ISO Standards of Usability: the Parts That Are Interesting to UX Designers

I came across “The Ergonomics of Human System Interaction” while writing my book on Product Design. These parts of ISO 9241 are interesting to UX designers.

ISO 9241 was originally written in 1996 to cover the ergonomic needs for office work with displays. Several refreshes have been published after.

It is interesting because of its large amount of information on usability. A term we wore out in its use with mobile application design. Expect the standards to cover the usability of hardware, software and processes alike.

Getting copies of the standards are expensive. However, a local library would be able to make them available for free. Universities might have a copy of the standards available as well.

Surprisingly, several European countries have adopted some of these standards in their national law.

What's in it for UX Designers?

Few people would be interested in all of the ISO 9241. So, I went in and compiled the parts that might interest UX designers.

Part 11: Usability: Definitions and concepts

Gives a framework for understanding the concept of usability. And, applying it to situations where people use interactive systems and services.

Part 100: Introduction to standards related to software ergonomics

Gives a brief overview of the content of the standards. Additionally, what the relationship is between several standards and helps understand several definitions of Usability.

Part 110: Dialogue principles

Presents usability questions that apply to dialogues. It presents the seven principles of these dialogues:

  1. The dialogue should be suitable for the task.
  2. Self-descriptiveness: the dialogue should make clear what the user should do next.
  3. Controllability: the user should be able to control the pace and sequence of the interaction.
  4. Conformity with user expectations: it should be consistent, also with other established interactions.
  5. Error tolerance: the dialogue should be forgiving.
  6. Suitability for individualisation: the dialogue should be able to be customised to suit the user.
  7. Suitability for learning. The dialogue should support learning.

Part 112: Principles for the presentation of information

Gives design principles related to the presentation of information. It helps us design interfaces that improve the understanding of information (either visual, auditory, or tactile). It is focused on helping the user complete a task.

Part 125: Guidance on the visual presentation of information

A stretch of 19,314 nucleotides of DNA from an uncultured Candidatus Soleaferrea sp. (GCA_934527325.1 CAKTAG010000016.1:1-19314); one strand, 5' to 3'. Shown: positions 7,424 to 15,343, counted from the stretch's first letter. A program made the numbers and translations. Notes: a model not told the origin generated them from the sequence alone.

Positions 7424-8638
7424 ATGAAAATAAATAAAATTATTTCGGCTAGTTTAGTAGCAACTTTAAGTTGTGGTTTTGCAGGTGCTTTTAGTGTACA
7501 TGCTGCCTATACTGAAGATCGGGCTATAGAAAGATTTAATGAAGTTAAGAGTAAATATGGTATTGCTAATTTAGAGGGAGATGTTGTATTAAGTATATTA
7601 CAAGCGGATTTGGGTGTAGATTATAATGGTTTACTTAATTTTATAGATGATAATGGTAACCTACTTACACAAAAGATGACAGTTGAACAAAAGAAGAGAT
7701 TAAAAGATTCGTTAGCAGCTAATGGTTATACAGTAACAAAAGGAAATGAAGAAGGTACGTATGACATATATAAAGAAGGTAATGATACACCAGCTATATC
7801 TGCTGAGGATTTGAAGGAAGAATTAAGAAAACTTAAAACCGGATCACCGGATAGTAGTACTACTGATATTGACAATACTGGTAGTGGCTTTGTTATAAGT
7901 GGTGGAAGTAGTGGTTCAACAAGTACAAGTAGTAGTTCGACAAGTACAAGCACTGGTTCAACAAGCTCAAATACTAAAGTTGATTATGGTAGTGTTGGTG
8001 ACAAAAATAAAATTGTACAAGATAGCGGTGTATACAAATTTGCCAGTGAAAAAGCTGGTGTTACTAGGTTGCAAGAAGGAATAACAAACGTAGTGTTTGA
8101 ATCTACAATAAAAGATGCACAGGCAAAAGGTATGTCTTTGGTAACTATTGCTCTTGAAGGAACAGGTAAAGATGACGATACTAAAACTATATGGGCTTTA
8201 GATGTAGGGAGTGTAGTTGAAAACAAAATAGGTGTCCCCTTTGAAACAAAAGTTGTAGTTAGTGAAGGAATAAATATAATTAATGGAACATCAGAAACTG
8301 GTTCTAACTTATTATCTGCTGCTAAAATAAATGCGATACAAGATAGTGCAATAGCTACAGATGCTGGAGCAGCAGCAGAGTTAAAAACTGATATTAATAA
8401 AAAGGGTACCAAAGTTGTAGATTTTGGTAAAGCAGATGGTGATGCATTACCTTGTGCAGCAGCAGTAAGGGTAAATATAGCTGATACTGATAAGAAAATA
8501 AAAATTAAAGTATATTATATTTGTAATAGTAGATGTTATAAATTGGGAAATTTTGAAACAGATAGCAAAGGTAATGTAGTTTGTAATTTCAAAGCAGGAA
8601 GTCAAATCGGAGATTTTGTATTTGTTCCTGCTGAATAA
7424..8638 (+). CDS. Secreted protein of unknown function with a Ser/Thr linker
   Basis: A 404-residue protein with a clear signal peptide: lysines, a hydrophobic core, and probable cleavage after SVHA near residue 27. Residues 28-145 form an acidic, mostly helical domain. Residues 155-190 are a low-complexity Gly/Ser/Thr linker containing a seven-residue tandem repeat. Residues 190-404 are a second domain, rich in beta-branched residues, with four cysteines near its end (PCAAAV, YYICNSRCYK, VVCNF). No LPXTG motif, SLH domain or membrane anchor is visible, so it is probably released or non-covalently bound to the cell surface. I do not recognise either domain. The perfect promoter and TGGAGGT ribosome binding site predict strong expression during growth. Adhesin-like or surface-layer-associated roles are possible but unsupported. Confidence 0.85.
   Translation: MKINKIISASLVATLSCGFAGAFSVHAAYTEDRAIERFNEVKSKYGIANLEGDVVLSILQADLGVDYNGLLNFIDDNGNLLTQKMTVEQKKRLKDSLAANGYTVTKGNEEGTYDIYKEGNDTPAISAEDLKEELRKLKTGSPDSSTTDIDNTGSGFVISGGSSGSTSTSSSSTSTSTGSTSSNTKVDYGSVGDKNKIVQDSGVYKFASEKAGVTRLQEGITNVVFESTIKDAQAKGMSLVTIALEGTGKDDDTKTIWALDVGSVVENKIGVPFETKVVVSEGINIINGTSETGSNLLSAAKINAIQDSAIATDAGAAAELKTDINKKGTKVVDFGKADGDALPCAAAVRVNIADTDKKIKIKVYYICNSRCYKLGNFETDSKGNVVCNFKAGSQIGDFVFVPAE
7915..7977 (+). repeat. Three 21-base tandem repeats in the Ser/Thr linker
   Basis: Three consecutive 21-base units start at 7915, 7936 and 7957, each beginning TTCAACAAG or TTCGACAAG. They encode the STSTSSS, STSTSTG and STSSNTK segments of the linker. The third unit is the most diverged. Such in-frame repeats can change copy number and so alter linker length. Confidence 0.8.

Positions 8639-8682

Guides the reader through a visual design process and the basis of an evaluation. And, gives pointers on the organisation of information.

Part 129: Guidance on software individualisation

This part provides guidance on how the various aspects of individualisation are made usable and accessible, but also where it might be appropriate or inappropriate.

Part 151: Guidance on World Wide Web user interfaces

Gives guidance on the human-centred design of web user interfaces with the aim of increasing usability. All, with the focus on design strategy, content design, navigation and search; and content presentation. One of the more interesting ones.

Part 143: Forms

Gives requirements and recommendations for the design of forms (e.g. contact forms or payment forms). Not only online ones.

Part 161: Guidance on visual user interface elements

This part describes visual user-interface elements (e.g. buttons) presented by software and when and how to use them. It includes a list of generic visual user-interface elements, as well.

Part 171: Guidance on software accessibility

Part 171 covers issues associated with designing for people with physical, sensory and cognitive disabilities, including those who are temporarily disabled, and the elderly.

Part 210: Human-centred design for interactive systems

Provides requirements and recommendations for human-centred design principles throughout the iterations of interactive systems.

Important to know

It is important not to confuse standards with best practices. For each product, the standard might vary from the most optimal solution. It is always recommended doing user tests to find the solution that fits the specific problem.

Does your country have them in their law?

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